Personal Finance

Simplifying jargon

BL Research Bureau | Updated on July 07, 2019 Published on July 07, 2019

Simplifying a few terms to understand the Budget better

The Budget for FY19-20 has been recently announced and all the budget documents are avilable on the website indiabudget.gov.in. To understand the Budget speech and to analyse the implications of it on the economy, it is important to know the various components with which the Budget is prepared. Here, we have simplified a few key terms used in the Budget.

Economic Survey

The Economic Survey reviews the development in the economy over the previous 12 months and summarises the performance of major development programmes and the prospects of the economy in the short to medium term. It analyses the trends in significant sectors having bearing on the Budget, such as agricultural and industrial production, infrastructure, employment, money supply, prices, trade and foreign exchange reserves. It is usually presented to Parliament ahead of the Budget.

Budget at a glance

It is a presentation of the Budget that broadly covers important topics — showing budgeted and actual figures for the key revenue and expenditure items. It contains vital information about revenue deficit, fiscal deficit and primary deficit (excludes interest payments from fiscal deficit) of the Centre. It also presents the key expenditure and tax proposals made in the Budget along with details of disbursements under various schemes and resource transfer to States. If you want a layman’s perspective of the Budget, look at this section for a good grasp of the Budget financials.

Finance Bill

The Finance Bill contains details on tax proposals and modifications. It is presented to Parliament immediately after the Budget. Unless you are looking for specific amendments to a certain Financial Act, for example, the Income Tax Act or the RBI Act, skip this section to directly look at the memorandum explaining the provisions of the Finance Bill.

Memorandum

The Memorandum elucidates the provisions introduced in the Finance Bill — usually with examples. Rush to this section in case of any ambiguity regarding the provisions and its nitty-gritty.

Annual Financial Statement

The Annual Financial Statement (AFS) contains three statements — the Consolidated Funds of India (CFI), the Contingency Fund and the Public Accounts.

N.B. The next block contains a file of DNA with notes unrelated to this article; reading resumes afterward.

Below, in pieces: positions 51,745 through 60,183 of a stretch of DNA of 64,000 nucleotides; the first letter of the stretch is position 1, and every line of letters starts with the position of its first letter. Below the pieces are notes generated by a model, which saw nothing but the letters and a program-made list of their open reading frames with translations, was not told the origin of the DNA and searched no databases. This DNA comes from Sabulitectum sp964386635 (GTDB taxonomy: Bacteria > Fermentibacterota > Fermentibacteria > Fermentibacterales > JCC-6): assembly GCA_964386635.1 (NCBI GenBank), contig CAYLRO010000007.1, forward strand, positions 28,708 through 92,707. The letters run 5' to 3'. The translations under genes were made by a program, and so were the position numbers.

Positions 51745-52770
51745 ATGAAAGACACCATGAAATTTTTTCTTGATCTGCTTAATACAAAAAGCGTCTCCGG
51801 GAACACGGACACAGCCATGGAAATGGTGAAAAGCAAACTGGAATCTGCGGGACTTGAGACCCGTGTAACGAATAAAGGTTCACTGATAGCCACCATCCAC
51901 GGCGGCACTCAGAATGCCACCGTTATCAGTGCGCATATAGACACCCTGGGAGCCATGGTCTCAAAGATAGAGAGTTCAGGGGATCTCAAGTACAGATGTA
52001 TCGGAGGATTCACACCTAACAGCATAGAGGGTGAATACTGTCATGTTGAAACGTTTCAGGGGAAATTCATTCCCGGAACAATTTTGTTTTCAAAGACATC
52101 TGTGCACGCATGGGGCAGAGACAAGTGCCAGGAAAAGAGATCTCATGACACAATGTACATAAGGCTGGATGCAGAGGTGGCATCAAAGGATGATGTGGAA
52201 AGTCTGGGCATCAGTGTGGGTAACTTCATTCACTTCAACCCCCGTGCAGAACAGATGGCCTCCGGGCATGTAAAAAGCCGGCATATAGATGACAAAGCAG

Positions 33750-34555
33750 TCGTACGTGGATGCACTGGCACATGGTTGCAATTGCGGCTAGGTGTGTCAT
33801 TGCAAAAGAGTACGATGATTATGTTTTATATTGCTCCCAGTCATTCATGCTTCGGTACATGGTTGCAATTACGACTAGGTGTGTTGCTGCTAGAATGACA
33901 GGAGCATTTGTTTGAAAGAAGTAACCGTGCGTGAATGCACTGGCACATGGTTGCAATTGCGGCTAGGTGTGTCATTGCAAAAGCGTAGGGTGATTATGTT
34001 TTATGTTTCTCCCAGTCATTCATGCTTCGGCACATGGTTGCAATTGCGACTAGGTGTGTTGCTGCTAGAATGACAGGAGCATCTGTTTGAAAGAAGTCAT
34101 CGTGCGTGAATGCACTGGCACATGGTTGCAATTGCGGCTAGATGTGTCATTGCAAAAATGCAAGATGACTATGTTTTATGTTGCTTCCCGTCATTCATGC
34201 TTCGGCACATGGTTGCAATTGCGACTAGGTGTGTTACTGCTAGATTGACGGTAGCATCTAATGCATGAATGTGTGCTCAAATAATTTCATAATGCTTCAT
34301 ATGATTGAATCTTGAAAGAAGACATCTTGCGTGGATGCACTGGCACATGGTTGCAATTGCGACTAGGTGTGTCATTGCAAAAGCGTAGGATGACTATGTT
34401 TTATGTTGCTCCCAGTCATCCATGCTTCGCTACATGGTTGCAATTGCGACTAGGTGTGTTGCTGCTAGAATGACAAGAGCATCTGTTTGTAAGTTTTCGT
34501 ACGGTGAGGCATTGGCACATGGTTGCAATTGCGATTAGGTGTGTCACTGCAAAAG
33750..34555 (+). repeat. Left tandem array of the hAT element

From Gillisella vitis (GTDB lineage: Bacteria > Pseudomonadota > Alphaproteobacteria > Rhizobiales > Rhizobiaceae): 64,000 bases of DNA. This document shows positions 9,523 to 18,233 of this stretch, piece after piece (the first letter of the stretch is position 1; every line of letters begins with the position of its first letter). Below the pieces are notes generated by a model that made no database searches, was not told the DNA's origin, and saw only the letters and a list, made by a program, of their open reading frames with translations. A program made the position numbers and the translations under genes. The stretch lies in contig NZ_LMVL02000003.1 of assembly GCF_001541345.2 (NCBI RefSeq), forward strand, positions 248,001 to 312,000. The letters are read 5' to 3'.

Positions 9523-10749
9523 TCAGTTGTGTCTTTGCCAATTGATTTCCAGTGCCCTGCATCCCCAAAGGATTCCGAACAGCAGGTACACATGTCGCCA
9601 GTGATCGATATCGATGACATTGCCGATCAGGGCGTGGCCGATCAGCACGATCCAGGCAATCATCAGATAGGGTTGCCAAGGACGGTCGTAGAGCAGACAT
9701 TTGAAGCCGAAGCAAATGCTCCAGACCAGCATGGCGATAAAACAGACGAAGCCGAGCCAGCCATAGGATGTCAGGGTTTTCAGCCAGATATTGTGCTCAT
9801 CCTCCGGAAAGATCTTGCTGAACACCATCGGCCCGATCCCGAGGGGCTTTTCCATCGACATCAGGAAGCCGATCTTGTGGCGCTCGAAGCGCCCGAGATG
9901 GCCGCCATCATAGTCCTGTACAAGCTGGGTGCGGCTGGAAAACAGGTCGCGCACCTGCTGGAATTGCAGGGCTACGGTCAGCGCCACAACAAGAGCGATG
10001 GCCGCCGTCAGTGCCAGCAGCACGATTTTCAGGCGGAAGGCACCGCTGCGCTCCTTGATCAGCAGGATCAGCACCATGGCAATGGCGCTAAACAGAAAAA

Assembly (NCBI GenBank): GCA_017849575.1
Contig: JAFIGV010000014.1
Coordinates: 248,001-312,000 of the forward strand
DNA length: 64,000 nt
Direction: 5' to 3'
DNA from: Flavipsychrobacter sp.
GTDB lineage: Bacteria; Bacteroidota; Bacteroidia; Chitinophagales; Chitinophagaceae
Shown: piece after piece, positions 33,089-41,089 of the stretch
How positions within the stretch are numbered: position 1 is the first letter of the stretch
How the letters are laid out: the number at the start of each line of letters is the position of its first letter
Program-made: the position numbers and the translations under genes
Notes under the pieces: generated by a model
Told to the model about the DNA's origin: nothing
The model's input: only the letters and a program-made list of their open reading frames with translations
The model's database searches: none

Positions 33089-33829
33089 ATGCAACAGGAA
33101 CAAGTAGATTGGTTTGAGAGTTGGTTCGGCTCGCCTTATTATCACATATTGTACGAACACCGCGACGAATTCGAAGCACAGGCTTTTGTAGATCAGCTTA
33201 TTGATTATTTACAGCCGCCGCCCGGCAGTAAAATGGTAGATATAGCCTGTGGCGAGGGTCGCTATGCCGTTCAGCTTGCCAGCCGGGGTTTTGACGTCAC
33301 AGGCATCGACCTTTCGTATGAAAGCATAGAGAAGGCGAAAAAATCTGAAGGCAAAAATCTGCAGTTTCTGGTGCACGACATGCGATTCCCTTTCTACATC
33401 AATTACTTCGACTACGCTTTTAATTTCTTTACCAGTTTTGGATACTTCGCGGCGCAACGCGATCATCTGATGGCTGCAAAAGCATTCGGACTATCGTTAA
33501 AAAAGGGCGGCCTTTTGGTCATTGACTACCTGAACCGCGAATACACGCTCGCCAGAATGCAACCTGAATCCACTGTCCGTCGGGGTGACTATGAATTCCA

If your focus is on analysing the revenues and expenditures of the government, analysing the CFI Statement should suffice.

Contingency Fund reports urgent unforeseen expenses, while Public Account gives details on collections (say, provident funds, small saving collections) where the government acts as a mere custodian.

AFS facilitates comparison of the budgeted estimates of the following year with the revised estimates and the budgeted estimates of the previous year and the actuals of the year preceding the previous year.

Receipts Budget

The estimates of receipts included in AFS are further analysed in the Receipts Budget. It gives details of tax and non-tax revenue and capital receipts in addition to explaining its estimates.

If you are looking for details of a receipt item, this is the place to look at. ‘Annexure’ gives historical data of receipts and expenditure under various heads, which is useful – especially if you want to do away with data sourcing from Budget documents of each financial year.

Expenditure Budget

The Expenditure Budget is divided into three categories — Expenditure profile, Demands for Grants, and Expenditure Budget.

Expenditure profile summarises the net expenditure of various ministries and departments. It includes the statement of major variations of expenditure between the budgeted and the revised estimates of the current financial year and the statement of major variations between revised estimates of the current year and the budgeted estimates of the following year.

Demands for Grants is the estimates of expenditure of major heads of various departments to be spent from the CFI and which are required to be voted by the Lok Sabha.

Expenditure Budget further analyses the estimated expenditure of various ministries or departments and provides the bifurcation of expenditure into capital and revenue.

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